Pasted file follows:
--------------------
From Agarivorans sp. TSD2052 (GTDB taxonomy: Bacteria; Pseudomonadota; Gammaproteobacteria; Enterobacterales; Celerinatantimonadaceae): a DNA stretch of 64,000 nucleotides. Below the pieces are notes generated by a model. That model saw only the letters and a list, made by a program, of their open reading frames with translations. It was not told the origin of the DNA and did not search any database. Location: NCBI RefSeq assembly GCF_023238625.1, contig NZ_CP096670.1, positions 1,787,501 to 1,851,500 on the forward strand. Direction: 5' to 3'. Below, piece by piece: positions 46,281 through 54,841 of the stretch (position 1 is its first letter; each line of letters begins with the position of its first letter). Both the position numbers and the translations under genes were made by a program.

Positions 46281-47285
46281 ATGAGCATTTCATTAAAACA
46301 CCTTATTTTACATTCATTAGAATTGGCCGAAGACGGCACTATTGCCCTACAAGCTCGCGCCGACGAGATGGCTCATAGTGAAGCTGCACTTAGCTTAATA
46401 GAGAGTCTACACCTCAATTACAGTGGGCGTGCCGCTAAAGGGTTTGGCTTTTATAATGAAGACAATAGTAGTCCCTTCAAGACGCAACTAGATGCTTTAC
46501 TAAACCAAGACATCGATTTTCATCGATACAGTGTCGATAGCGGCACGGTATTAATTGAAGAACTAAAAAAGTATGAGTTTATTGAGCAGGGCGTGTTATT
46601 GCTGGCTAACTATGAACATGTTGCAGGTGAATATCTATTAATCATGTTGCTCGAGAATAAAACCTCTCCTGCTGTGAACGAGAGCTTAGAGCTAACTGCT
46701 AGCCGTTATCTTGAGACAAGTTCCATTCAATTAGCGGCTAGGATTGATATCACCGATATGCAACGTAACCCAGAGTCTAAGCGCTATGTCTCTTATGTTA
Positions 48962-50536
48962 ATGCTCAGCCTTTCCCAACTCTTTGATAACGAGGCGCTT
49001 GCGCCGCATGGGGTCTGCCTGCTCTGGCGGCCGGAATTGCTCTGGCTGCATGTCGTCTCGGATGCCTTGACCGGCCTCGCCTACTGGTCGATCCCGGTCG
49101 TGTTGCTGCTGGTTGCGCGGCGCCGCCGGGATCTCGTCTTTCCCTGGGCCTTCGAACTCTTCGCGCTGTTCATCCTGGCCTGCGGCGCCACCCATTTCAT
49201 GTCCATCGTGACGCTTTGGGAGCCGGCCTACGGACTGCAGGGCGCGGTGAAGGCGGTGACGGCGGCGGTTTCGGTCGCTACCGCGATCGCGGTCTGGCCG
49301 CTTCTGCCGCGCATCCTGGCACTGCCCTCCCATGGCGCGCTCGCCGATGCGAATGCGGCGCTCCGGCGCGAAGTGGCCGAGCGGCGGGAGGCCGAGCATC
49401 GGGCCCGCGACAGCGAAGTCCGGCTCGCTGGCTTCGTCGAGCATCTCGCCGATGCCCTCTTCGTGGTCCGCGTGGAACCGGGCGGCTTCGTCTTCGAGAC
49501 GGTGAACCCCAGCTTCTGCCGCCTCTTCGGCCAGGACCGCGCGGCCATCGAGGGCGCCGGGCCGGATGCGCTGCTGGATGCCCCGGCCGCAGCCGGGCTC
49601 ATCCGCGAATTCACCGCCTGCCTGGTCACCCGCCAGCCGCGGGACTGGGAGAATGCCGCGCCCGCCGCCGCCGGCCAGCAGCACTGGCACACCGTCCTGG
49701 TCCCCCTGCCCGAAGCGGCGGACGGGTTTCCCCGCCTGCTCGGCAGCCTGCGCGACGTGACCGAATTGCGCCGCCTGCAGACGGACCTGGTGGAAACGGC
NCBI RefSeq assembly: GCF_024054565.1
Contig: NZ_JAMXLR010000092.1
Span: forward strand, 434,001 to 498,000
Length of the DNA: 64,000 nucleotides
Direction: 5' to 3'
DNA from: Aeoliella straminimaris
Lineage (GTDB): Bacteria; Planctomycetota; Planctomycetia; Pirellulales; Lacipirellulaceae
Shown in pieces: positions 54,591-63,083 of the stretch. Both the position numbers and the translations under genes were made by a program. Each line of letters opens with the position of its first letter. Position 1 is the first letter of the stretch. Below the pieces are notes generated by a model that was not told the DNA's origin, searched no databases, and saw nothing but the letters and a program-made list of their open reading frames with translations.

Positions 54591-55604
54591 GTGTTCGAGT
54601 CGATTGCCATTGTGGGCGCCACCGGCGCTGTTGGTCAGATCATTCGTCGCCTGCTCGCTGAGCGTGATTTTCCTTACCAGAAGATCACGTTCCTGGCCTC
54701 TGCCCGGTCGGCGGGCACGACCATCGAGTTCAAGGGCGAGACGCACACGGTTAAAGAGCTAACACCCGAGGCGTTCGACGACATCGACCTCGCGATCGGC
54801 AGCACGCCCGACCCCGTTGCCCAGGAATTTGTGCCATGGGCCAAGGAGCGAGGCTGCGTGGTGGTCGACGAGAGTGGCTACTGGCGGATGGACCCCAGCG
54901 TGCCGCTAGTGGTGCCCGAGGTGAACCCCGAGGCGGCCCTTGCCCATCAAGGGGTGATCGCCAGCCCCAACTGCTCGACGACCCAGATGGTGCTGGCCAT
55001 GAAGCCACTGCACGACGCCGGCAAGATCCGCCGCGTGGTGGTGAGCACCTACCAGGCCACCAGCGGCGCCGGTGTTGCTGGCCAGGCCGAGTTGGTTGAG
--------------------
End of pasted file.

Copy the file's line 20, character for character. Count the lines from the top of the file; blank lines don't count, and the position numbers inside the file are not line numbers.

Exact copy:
Contig: NZ_JAMXLR010000092.1